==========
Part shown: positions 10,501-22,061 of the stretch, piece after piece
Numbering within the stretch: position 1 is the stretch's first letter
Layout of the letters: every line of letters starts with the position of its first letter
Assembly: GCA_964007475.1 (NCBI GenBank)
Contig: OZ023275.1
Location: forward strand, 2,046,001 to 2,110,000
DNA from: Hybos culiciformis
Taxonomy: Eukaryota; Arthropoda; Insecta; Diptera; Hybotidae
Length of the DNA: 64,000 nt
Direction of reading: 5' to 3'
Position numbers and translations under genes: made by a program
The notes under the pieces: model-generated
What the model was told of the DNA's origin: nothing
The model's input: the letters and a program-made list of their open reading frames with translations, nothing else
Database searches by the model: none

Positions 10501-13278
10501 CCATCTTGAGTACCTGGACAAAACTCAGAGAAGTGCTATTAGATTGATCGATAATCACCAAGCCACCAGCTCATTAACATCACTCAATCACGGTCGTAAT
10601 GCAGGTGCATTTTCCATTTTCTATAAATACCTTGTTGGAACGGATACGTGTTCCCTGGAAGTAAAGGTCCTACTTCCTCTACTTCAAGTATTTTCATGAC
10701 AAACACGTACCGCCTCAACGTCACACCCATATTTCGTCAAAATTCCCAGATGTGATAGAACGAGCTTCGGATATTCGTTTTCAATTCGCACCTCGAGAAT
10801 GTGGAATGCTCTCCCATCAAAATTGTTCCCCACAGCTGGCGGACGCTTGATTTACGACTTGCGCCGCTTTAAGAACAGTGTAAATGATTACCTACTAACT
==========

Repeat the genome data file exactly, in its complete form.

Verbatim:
Part shown: positions 10,501-22,061 of the stretch, piece after piece
Numbering within the stretch: position 1 is the stretch's first letter
Layout of the letters: every line of letters starts with the position of its first letter
Assembly: GCA_964007475.1 (NCBI GenBank)
Contig: OZ023275.1
Location: forward strand, 2,046,001 to 2,110,000
DNA from: Hybos culiciformis
Taxonomy: Eukaryota; Arthropoda; Insecta; Diptera; Hybotidae
Length of the DNA: 64,000 nt
Direction of reading: 5' to 3'
Position numbers and translations under genes: made by a program
The notes under the pieces: model-generated
What the model was told of the DNA's origin: nothing
The model's input: the letters and a program-made list of their open reading frames with translations, nothing else
Database searches by the model: none

Positions 10501-13278
10501 CCATCTTGAGTACCTGGACAAAACTCAGAGAAGTGCTATTAGATTGATCGATAATCACCAAGCCACCAGCTCATTAACATCACTCAATCACGGTCGTAAT
10601 GCAGGTGCATTTTCCATTTTCTATAAATACCTTGTTGGAACGGATACGTGTTCCCTGGAAGTAAAGGTCCTACTTCCTCTACTTCAAGTATTTTCATGAC
10701 AAACACGTACCGCCTCAACGTCACACCCATATTTCGTCAAAATTCCCAGATGTGATAGAACGAGCTTCGGATATTCGTTTTCAATTCGCACCTCGAGAAT
10801 GTGGAATGCTCTCCCATCAAAATTGTTCCCCACAGCTGGCGGACGCTTGATTTACGACTTGCGCCGCTTTAAGAACAGTGTAAATGATTACCTACTAACT